Physician fee schedule update could solve primary care shortage

Subsidizing graduate medical education programs that favor primary care physicians is ineffective in growing ranks of PCPs, according to an analysis published by the Brookings Institution, a centrist think tank based in Washington, D.C. 

As healthcare reform calls for more primary care physicians, the nation's current workforce skews too heavily toward specialists. Medicare funding for GME programs that favor primary care has not injected the needed ranks of PCPs into the workforce, according to the analysis. Instead, GME incentives are outweighed by incentives baked into the Medicare fee schedule — relative value units — that have created a significant pay gap between PCPs and specialists.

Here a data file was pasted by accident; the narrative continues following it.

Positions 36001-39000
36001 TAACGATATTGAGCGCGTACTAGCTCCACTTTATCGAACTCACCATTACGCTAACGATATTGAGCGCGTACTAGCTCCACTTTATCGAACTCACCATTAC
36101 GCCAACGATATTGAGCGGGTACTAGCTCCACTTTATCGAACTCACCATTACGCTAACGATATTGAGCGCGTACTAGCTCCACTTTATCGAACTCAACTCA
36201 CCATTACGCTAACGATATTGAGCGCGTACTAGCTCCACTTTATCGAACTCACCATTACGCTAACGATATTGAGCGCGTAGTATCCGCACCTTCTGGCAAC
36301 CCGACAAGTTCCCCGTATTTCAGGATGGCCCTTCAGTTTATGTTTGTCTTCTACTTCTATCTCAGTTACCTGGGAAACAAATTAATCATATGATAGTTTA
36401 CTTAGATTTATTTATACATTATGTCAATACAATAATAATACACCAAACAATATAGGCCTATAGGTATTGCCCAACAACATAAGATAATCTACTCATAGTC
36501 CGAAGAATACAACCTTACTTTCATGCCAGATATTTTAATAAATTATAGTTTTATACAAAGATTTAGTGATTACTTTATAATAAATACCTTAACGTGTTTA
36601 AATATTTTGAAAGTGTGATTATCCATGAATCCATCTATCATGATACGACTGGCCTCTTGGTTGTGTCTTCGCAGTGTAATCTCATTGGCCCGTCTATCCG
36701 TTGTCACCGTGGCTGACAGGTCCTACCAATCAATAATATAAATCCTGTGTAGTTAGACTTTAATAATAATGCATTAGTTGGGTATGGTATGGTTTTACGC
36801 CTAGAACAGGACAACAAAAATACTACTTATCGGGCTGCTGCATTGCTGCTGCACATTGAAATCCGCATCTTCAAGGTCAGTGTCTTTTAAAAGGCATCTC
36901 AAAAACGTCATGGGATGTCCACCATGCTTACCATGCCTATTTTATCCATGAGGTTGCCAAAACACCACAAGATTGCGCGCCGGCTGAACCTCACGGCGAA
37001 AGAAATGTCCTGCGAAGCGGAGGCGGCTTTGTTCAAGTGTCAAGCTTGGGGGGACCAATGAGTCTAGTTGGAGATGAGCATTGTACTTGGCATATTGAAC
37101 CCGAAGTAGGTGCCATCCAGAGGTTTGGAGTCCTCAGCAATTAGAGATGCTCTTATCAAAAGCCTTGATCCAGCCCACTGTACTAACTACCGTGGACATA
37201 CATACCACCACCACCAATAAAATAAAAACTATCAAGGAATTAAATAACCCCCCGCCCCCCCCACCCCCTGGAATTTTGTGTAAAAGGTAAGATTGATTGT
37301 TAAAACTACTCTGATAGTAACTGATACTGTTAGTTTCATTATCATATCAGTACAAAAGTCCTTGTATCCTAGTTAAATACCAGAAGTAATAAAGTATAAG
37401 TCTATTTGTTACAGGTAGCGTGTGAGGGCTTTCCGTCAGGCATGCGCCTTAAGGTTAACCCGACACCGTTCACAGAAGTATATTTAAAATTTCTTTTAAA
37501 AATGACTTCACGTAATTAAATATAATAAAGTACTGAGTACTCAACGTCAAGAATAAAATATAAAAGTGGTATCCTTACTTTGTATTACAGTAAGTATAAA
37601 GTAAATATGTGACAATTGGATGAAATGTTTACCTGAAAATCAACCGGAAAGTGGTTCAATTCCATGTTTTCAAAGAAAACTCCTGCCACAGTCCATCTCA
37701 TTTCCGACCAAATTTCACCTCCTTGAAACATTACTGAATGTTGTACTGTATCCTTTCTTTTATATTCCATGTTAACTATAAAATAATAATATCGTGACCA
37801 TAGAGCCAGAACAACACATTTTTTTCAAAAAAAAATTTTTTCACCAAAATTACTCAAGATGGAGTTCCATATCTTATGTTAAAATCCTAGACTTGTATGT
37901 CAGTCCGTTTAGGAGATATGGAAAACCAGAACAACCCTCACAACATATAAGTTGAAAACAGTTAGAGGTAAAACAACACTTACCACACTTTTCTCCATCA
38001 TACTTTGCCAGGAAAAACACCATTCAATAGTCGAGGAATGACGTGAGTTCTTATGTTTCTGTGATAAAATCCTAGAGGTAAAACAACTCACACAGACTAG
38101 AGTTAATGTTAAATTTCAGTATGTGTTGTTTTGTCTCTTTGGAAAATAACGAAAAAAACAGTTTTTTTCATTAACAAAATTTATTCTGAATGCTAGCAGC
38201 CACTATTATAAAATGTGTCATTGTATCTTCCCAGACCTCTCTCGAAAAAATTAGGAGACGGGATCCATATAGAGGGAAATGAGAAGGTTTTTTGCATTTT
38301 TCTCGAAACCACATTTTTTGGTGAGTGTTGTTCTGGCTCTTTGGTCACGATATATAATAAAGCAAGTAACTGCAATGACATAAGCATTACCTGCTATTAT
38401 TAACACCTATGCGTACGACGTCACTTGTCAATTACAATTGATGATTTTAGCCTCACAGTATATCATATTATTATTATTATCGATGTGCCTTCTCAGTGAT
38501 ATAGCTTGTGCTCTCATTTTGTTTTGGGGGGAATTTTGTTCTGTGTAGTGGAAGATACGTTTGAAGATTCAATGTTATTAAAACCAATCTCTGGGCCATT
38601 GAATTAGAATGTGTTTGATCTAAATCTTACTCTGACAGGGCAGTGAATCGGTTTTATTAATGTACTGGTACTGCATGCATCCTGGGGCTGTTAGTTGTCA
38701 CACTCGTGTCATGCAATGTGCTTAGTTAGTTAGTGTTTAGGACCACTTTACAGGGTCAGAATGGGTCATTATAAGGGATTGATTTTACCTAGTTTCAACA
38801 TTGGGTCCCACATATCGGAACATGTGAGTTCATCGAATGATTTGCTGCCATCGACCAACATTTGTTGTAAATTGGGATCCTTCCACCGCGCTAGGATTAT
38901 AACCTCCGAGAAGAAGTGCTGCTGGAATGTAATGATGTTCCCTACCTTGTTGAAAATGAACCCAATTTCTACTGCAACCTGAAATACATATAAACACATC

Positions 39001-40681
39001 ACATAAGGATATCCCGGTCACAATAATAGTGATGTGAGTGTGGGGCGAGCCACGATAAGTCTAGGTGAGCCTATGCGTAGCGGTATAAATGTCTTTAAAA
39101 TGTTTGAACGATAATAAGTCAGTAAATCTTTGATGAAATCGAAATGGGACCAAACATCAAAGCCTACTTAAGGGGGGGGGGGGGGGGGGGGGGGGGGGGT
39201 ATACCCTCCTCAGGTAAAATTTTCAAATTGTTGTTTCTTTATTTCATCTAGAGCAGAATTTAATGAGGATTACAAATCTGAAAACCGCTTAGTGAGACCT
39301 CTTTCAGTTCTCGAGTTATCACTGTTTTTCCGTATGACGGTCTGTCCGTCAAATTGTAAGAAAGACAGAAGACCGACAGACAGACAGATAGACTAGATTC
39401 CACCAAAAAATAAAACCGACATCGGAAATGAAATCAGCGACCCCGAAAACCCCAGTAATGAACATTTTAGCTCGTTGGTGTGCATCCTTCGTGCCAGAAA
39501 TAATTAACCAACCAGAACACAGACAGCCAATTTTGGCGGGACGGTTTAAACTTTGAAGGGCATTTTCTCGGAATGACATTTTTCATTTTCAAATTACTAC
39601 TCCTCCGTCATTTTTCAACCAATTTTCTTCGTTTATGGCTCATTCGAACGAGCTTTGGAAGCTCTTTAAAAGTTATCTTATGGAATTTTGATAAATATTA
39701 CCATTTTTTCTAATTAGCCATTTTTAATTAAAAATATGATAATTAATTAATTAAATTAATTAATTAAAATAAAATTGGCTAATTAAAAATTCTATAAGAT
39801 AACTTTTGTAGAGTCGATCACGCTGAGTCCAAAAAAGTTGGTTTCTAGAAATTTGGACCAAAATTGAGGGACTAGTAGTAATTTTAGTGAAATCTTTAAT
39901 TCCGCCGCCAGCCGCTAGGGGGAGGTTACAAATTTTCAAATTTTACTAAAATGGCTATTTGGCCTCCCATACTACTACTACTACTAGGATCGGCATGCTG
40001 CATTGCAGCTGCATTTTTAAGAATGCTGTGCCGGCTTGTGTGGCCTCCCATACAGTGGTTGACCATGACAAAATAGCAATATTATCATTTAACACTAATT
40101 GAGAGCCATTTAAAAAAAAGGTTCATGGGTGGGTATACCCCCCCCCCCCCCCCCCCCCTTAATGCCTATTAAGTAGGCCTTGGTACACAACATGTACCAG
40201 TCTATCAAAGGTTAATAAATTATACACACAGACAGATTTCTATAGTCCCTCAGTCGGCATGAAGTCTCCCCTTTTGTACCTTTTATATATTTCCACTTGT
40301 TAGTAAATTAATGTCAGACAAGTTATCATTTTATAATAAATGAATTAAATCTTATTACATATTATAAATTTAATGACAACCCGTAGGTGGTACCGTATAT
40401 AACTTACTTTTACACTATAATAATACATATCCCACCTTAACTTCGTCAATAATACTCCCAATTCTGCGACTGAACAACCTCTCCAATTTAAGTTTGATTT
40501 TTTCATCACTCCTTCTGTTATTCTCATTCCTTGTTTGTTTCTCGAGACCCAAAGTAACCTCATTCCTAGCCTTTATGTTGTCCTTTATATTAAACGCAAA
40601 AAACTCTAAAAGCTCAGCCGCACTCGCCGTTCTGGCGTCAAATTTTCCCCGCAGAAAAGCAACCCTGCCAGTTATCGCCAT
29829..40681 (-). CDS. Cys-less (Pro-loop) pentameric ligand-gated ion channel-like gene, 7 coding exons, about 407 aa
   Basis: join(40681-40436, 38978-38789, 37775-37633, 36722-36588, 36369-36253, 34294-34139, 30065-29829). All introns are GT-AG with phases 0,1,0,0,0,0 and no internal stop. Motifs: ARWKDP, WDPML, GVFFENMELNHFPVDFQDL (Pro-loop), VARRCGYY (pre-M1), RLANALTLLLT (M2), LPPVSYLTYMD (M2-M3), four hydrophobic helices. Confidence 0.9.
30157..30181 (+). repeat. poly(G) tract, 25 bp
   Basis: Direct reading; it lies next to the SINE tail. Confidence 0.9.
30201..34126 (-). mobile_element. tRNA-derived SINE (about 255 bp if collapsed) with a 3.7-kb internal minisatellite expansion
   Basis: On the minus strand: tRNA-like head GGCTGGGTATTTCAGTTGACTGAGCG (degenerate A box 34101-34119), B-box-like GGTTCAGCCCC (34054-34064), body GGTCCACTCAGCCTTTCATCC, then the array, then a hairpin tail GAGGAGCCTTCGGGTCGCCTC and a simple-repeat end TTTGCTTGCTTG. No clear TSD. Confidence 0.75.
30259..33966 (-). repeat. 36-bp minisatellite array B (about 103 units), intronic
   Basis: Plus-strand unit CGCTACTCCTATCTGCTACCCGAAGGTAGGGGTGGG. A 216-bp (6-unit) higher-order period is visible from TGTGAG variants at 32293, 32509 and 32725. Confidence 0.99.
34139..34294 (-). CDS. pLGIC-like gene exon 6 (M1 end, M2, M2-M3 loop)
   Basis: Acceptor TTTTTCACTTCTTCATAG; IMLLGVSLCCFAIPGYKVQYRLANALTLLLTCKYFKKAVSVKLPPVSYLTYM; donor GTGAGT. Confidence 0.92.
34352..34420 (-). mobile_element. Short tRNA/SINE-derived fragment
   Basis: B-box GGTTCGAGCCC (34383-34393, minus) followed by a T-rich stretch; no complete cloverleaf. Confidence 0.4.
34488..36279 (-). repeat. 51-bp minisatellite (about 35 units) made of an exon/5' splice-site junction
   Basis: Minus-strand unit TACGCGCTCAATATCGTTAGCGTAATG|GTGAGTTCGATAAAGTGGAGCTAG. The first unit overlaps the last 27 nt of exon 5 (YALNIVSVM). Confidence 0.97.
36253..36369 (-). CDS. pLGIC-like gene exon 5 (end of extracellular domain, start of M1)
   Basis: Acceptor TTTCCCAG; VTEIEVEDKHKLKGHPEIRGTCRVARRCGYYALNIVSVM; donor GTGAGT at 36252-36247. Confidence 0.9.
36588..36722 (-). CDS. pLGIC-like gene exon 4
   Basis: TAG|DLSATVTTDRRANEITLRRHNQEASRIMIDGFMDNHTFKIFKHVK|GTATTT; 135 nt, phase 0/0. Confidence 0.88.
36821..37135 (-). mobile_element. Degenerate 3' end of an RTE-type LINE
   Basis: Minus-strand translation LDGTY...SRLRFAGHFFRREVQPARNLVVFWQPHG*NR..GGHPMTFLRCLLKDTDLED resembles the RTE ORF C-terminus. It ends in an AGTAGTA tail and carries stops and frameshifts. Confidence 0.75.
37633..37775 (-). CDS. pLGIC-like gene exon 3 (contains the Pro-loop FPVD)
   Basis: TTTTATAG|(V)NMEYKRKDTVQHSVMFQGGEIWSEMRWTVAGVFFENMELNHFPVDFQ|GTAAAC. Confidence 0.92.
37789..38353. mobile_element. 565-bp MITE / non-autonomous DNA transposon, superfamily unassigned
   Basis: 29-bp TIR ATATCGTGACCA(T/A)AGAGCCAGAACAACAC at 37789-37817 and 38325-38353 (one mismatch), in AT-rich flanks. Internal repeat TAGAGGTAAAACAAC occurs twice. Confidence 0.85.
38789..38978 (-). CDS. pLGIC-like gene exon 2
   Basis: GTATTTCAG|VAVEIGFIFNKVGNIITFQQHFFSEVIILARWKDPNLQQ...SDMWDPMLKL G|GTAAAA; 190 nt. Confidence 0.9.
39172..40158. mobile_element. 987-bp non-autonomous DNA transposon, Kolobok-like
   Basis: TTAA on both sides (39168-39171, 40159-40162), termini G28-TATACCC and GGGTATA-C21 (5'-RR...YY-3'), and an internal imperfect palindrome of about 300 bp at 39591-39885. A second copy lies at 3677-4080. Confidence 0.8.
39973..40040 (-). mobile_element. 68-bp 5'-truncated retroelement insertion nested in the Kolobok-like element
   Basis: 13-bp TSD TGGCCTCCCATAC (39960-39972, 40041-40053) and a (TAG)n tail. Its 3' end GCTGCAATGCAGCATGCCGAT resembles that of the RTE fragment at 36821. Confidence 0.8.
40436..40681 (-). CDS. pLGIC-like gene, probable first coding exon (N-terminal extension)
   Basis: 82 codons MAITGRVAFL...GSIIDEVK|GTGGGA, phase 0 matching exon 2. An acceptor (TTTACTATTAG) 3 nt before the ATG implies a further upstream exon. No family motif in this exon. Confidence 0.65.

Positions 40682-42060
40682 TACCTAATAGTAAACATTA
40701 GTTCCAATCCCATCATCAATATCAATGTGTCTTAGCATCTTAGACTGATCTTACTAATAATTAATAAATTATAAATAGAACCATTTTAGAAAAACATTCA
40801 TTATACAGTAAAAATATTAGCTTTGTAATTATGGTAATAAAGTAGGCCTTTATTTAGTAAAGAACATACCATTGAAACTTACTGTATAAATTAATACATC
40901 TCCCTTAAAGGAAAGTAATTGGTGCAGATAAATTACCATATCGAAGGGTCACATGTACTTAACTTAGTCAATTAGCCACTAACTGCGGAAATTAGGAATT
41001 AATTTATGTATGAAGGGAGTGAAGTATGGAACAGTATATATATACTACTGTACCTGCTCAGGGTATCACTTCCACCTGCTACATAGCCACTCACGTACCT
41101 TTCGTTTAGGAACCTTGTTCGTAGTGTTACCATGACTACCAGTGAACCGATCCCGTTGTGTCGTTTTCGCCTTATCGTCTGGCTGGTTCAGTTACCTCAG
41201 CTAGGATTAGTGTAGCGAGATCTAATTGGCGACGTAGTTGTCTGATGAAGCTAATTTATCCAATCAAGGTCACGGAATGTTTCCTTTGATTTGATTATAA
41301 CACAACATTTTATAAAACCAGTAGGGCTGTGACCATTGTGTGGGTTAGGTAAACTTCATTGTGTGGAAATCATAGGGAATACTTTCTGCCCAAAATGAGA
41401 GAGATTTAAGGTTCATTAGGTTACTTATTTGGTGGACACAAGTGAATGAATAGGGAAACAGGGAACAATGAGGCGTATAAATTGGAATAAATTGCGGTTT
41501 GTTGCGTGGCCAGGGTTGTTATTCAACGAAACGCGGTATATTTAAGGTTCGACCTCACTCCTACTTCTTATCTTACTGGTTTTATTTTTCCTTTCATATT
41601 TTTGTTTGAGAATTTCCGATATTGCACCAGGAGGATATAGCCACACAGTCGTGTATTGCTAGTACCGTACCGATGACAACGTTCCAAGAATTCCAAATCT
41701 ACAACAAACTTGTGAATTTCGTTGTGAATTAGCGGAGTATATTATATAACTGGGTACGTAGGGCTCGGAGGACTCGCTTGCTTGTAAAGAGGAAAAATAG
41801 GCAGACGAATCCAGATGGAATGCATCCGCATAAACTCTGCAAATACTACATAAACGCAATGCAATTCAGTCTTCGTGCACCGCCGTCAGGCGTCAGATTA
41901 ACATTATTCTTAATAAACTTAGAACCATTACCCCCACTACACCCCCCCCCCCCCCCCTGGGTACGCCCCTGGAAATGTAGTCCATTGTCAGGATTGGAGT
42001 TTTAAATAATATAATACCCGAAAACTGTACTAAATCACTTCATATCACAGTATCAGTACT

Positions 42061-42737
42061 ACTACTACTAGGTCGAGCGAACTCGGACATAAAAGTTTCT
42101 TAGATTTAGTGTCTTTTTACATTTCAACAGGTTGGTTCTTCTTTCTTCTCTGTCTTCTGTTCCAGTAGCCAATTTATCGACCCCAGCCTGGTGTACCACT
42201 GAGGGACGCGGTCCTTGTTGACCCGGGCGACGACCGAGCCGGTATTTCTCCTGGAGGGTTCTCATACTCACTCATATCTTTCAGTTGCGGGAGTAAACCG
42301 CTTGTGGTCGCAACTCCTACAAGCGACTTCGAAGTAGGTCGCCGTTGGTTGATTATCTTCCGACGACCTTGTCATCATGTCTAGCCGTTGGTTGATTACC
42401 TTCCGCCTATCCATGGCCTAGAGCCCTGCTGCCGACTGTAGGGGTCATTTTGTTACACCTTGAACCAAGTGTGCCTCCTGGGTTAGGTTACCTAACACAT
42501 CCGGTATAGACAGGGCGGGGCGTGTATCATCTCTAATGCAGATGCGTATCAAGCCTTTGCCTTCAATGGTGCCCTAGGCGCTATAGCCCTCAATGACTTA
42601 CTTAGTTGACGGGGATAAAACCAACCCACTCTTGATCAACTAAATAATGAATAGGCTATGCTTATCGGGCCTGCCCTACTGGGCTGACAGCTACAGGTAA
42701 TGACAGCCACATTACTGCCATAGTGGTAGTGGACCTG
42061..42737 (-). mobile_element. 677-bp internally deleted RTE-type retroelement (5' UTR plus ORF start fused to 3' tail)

Addressing this issue is not easy — paying PCPs more would increase Medicare spending, while lowering specialist payments would be difficult to implement. The authors recommend Medicare rely less on the physician fee schedule to compensate PCPs or make budget-neutral adjustments to it. They also note that loan forgiveness programs for residents who choose primary care is a promising option.

Read more here.


More articles on integration and physician issues:

Brigham Health physicians fight proposed changes to federal immigration policy
Kaiser Permanente School of Medicine adds 11 to executive team
More than 25% of US physicians are foreign-born, study finds

© Copyright ASC COMMUNICATIONS 2020. Interested in LINKING to or REPRINTING this content? View our policies by clicking here.


Featured Webinars

Featured Whitepapers